[Soundbite] Jeon Hye-yeong (Sign Language Interpreter): "It’ll give him the feedback his parents can’t give and help their language development through conversations."



Volunteers say they’ll continue donating educational robots to children of parents with language disorders.



 Octopus Life



[Anchor Lead]



Octopuses are known for their ability to disguise themselves and for their intelligence. We now take you under the sea for a look into their lives.



[Pkg]



The skies above the Dokdo Islets on the easternmost tip of the Korean Peninsula are full of black-tailed gulls. But under the sea surface a completely different world reveals itself. An octopus hides between rocks and waits for its prey. When a fish is caught in the octopus suckers, there’s no way for it to escape. Another octopus hides in seaweeds and snatches a passing-by crab in the blink of an eye. Octopuses have predators as well, such as flatfish. Octopuses have an excellent ability to disguise in order to survive. They can transform themselves to look like part of a coral or seaweed. Octopuses also disguise their legs to look like sea snakes and remain unnoticed by their predators. Octopuses carry clamshells for self-protection. They’re the first invertebrate animal to use tools. After laying eggs, octopuses dedicate their utmost effort to protecting their youngsters. They gather stones to build fortresses to block invaders. When intruders approach, the mother-octopus gathers more stones and blocks the entrance with her own body. When the baby octopuses finally hatch after ten weeks and leave, the starved mother dies silently.



Hallyu Dancers



[Anchor Lead]



The Korean Wave is not only sweeping through sectors like movies, soap operas and pop music. Recently, another wave has been started up by Korean ballet dancers in Japan. Let’s go meet them.



[Pkg]



Many Korean Wave stars have raised global awareness of the country overseas. This time, it’s ballet dancers that are making a sensation.



On the streets of Tokyo, people gather around two Korean dancers to take photos with them. They are Kang Min-woo and Lee Seung-hyun.



At a theater in Tokyo, dancers look busy preparing for the day’s performance. The show is aimed at making ballet more approachable for a wider audience.



[Soundbite] Kang Min-woo (Ballet Dancer): "The piece is very paradoxical and has certain points for laughter. The characters’ compositions could be comical and they shout at each other sometmes. "



Koreans love their portmanteaus, and the two dancers have been given one. They’ve been called balledols, combining the words ballet and idol. They say they’re thankful for the attention but still feel a bit embarassed.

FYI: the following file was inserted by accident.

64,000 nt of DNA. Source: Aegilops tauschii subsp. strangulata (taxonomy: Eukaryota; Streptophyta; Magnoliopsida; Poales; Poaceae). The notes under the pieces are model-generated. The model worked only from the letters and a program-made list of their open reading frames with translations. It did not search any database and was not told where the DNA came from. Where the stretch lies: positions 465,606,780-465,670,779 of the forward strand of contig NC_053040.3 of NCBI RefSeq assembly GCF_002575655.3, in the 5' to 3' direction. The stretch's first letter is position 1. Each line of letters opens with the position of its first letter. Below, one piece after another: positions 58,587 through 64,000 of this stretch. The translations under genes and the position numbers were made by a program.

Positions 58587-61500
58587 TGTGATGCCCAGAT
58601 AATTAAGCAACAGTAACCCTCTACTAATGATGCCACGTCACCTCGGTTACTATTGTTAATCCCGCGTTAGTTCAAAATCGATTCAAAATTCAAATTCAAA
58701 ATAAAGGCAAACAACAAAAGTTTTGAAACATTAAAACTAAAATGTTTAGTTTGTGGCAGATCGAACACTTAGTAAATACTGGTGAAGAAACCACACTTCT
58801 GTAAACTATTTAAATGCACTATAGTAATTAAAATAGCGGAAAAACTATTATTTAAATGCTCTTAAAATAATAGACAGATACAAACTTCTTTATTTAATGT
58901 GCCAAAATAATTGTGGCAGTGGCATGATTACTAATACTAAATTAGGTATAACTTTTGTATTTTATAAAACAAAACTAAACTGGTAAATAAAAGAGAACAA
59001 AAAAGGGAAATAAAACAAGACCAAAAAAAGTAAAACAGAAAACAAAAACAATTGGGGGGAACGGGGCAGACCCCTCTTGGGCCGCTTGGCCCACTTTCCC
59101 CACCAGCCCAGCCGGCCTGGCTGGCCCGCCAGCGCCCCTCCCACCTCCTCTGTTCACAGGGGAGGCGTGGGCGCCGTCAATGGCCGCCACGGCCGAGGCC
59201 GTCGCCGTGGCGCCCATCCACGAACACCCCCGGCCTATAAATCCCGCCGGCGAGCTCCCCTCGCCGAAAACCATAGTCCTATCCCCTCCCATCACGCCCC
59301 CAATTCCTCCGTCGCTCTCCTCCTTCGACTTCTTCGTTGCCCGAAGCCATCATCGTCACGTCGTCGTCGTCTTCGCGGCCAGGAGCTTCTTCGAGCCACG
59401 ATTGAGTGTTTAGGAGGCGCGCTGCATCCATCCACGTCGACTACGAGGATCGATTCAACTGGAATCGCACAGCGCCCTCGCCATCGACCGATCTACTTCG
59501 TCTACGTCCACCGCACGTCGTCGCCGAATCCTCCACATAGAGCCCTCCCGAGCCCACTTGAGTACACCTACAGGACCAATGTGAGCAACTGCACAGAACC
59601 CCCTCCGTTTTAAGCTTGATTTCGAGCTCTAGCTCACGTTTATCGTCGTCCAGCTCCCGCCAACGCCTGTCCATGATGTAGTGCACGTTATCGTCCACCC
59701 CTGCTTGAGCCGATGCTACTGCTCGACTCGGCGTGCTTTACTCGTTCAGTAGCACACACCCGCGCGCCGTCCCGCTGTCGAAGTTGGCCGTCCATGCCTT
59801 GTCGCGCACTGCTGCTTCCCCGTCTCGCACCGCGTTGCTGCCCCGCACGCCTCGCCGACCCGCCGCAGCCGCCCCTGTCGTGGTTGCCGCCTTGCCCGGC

[Soundbite] Lee Seung-hyun (Ballet Dancer): "When I get (gifts,) I feel good but it makes me a little uncomfortable."



Japanese audience members who saw the company’s performance in 2010 have been drawn to the young Korean ballerinos. Last year when they toured three cities in Japan to perform “Giselle” a large number of fans flocked to theaters to see them.



[Soundbite]  "Let’s meet today’s guests, Lee Seung-hyun and Kang Min-woo. Please greet them a big round of applause."



They held a fan meet and greet event in Tokyo in January. They are said to be the world’s first ballerinos to hold such a meeting, and enjoyed getting to know their fans. One Japanese media outlet had a camera following Kang Min-woo everywhere he went.



[Soundbite] Tamura (Official, Japanese Broadcasting Company): "He’s an attractive dancer. His posture is straight and he’s very polite. He has a different charm from celebrities."



They’re popular in Japan not only because of their dancing skills, but also because they’re easy on the eyes.



For their performance on Feb. 28, they do their hair and make-up themselves. They practice to the very last moment before going on stage.



[Soundbite] Nakamura Sam (Official, Japanese Production Company): "You must have world-class skills and charisma to become such a star ballet dancer. If they show kindness and friendliness towards their fans, they can receive great support from them."



Audience members fill the seats and finally, it’s show time.



[Soundbite] "I had a great time watching because the dancers looked so lively and pleasant when dancing."



After the performance, fans line up to get autographs.



[Soundbite] "They looked really great. It was a nice performance."



[Soundbite] Lee Seung-hyun (Ballet Dancer): "I’m happy the response is good; we did okay. We still have more on schedule so I’ll work hard to do my best to the last."



These young dance stars are helping keep the Korean Wave alive.
  • FTA Begins
    • 입력 2012-03-15 17:04:15